The Virtues of Planting Late?

It’s September 23rd, and the world has not ended (yet), and neither has my West Virginia garden. Today, I collected corn and summer squash. Commercial farmers can’t gamble with cold weather, but maybe it’s worth it for the home gardener to set aside some ground to gamble on extending the fresh-from-the-garden season.

This corn was planted on July 5th. Last year, corn planted at about the same time matured much earlier, but this year we had two cold weeks that slowed down its maturation, and there was dry weather when I should have watered it, but didn’t. We’ve never had garden corn this late before; perhaps it is something to try on purpose next year to extend the availability of luscious fresh corn.

This hybrid summer squash (2016, Johnny’s Selected Seeds but they no longer carry it) was planted June 20th in the midst of the first corn patch planted to conserve garden space.  It limped along in shade, fighting weeds, until I harvested the corn sometime in late July or early August. The sad things were weeded and watered and have been producing squash for a few weeks. There are half a dozen young squash on them and the weather outlook is great (I am the only one in the family who eats squash, so this is more than enough.)

Last year there was so much fennel I had to freeze most of it.  Fennel does not freeze well. It lost flavor and was tough, so this year I planted less, twice. The fennel pictured was planted on June 2oth. Next year I’ll try three plantings.

The last tomato was not planted early, but next year I plan to plant one slicing tomato plant one full month after the others. The best thing about this plan is that I’ll be able to sow the seeds directly into the garden, so much less effort.


There is also watermelon maturing, and some Chinese cabbage that was looking good but now looks bug-eaten. I will let you know if either of these works out.

Drambuie Recipe

Homemade Drambuie in a reused bottle
Homemade Drambuie

Drambuie Experiment #2 was a blazing success.  The recipe below is very close to Drambuie and is absolutely excellent.  I used my own raw honey in it, and I’m of the opinion it’s every bit as good as the much hyped heather honey in Drambuie!  The beverage, like Drambuie, is 80 proof (40% alcohol).


  • 1.75 liter (L) Chivas Regal Scotch (blended)
  • 1.75 L 151 Everclear (75.5% alcohol)
  • 1.75 L raw honey
  • 5 rounded tablespoons Fennel seed

(One liter is about a quart)

Mix the alcohol.  Crush the fennel seed in a mortar and pestle and add to the alcohol mixture.  Bottle with as little head-space as possible and leave for three days; invert mixture daily.  Then strain out the fennel seed and mix in the honey.  Mix the alcohol in in small amounts until the honey loosens up enough to add to the bulk of the alcohol.  Bottle with as little head-space as possible.  Mine is a little cloudy, and if this is a concern:  (1) siphon the alcohol mix off of the fennel instead of straining it (with straining fine particulates always get through), and (2) use refined honey.

It’s a pretty simple recipe — much easier than Limoncello — and the cost is much less than buying Drambuie.

750 ml of Drambuie costs about $35.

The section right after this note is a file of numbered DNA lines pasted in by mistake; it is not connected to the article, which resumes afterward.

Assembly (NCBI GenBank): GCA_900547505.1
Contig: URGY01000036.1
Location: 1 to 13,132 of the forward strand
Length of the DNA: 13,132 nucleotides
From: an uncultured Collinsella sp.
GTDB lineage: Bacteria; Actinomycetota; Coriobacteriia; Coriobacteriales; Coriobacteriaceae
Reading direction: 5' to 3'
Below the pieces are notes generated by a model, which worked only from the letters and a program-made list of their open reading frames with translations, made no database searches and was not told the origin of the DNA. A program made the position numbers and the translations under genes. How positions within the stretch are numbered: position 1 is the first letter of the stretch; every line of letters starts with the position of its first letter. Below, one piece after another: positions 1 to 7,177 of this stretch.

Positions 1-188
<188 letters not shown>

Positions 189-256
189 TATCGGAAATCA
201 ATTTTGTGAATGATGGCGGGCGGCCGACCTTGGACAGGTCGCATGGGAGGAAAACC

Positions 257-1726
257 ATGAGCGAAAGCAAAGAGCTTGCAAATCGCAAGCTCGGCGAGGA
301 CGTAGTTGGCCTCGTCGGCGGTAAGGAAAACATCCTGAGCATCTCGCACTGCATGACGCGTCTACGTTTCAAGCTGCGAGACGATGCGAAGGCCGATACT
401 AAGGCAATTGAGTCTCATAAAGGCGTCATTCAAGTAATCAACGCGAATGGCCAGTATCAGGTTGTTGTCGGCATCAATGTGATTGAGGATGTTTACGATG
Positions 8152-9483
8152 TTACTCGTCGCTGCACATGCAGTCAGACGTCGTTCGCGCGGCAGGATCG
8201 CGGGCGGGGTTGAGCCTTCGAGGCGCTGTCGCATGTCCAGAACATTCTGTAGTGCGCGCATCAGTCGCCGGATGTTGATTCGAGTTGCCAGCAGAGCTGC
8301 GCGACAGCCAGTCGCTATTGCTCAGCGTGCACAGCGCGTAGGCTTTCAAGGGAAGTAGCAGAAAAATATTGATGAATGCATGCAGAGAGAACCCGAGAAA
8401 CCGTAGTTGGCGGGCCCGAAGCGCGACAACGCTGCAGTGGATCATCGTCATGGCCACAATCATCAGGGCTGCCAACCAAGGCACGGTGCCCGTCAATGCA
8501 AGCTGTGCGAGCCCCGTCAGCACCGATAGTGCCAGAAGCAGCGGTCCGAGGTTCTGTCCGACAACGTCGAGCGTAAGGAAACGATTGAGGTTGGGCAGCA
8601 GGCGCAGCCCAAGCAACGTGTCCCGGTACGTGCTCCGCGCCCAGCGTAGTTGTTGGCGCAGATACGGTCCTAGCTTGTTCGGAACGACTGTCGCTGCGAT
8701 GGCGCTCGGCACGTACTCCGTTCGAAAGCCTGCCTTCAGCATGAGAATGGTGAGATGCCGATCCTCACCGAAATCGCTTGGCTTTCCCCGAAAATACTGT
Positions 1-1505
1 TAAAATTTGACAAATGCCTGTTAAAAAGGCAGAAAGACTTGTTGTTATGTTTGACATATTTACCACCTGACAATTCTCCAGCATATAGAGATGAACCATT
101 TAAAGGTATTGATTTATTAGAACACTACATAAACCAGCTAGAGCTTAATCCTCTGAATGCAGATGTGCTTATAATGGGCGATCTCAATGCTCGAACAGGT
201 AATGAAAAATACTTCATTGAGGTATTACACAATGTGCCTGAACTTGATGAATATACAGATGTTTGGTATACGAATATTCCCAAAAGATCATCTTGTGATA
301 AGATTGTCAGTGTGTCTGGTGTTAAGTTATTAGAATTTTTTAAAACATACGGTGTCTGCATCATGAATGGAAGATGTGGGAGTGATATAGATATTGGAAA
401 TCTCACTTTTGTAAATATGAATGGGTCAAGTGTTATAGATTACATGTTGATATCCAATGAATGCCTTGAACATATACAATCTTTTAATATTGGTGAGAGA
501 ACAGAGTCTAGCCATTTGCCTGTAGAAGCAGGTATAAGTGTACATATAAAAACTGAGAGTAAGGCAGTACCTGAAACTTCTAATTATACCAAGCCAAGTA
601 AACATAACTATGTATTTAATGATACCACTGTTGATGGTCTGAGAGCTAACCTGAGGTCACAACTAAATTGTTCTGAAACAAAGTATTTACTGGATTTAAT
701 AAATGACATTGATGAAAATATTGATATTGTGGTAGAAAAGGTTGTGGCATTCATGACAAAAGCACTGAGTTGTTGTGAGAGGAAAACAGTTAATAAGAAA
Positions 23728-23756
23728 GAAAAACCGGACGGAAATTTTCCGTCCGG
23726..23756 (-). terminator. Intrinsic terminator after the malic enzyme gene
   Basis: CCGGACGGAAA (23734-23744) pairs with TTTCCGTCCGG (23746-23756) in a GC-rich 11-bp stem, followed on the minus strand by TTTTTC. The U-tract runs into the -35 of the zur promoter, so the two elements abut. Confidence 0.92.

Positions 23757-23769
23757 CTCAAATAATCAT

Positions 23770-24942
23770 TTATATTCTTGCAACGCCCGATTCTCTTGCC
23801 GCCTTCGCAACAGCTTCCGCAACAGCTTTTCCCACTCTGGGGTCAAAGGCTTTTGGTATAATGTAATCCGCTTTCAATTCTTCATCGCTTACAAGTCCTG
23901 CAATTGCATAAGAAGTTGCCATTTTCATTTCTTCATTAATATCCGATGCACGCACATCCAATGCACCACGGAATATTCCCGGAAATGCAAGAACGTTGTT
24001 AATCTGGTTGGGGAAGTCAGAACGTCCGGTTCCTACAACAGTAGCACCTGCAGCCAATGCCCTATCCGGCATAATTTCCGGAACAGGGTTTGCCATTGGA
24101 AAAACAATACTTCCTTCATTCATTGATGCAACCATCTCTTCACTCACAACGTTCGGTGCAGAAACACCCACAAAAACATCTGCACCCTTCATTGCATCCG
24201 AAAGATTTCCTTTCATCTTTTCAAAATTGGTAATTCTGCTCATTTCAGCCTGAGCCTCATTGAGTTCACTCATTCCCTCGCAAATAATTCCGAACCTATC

This recipe will cost about $12/750 ml bottle if the honey is free:

  • 1.75 L of blended Chivas Regal Scotch costs about $55.
  • 1.75 L of 151 Everclear costs about $30.
  • With the honey, this recipe will make about 5.25 L:  7 bottles.
  • ($30 + $50)/5.25*0.75 = $12.  If you pay for the honey, every $14 (the cost for the needed amount of Sue Bee honey at Walmart) will add $2 per 750 ml bottle.
  • Total savings:  ($35-$12)*7 = $161

At 80 proof it will keep forever, and will make nice presents for your adult friends!





(Bourbon) Drambuie Experiment #1 — UPDATED

drambuieUPDATE: True Drambuie starts with a honey flavor, ends with a clean licorice flavor and is underpinned throughout with mild whisky.  What I made had a slight new flavor, and the bourbon knocked out the licorice finish.  While very nice on ice, not what I was aiming for.  Expect to post Experiment #2 by 10/29.

Drambuie is an 80 proof Scottish liqueur made from Chivas Regal Scotch, honey and a secret blend of herbs, that costs about $35 for 750 ml.  It’s very tasty, and since I have honey, I decided to try to replicate it or at least make something similar that is equally tasty.

Most “Drambuie” recipes call for a lot of rosemary, and some also have fennel seed as an ingredient.  When I taste Drambuie I taste only non-peaty scotch, honey and fennel, so I went light on the rosemary.  As for the alcohol, I used Evan Williams 1783 bourbon, which is 43% alcohol, or 86 proof.  Fine Scotch costs so much because it’s imported, and I think bourbon is superior.  1783 is not top-shelf bourbon, but it’s very palatable and reasonably priced.  Since the honey is free, this would result in a liqueur costing 25 percent of the cost of Drambuie.  On the other hand, the Bourbon Drambuie will be 32% alcohol instead of 40%.  Below is the recipe I used:

  • 750 ml Evan Williams 1783 bourbon
  • 1 1/3 cups honey
  • 1 rounded tablespoon fennel seed, coarsely chopped in a blender
  • 1 teaspoon (chopped and pressed down) fresh rosemary

Put the honey and herbs in the bowl first, and then slowly add a little bourbon at a time and whisk.  When the honey’s loose enough for easy mixing, add the rest of the bourbon.  Put the mixture into a quart-sized jar for aging.  As luck would have it, it won’t all fit :).  Strain the remainder and put in a glass with some ice-cubes and enjoy.  Add the strainer leavings to the quart jar and seal.

I’m gong to leave it sit for a month or two to ensure the fennel and rosemary flavors make their way into the liqueur.

The fresh remnants were lovely and I have high hopes for the final result.  My husband thought it was very good, but that the bourbon was a little strong.  I agreed, and thought that was a very fine thing.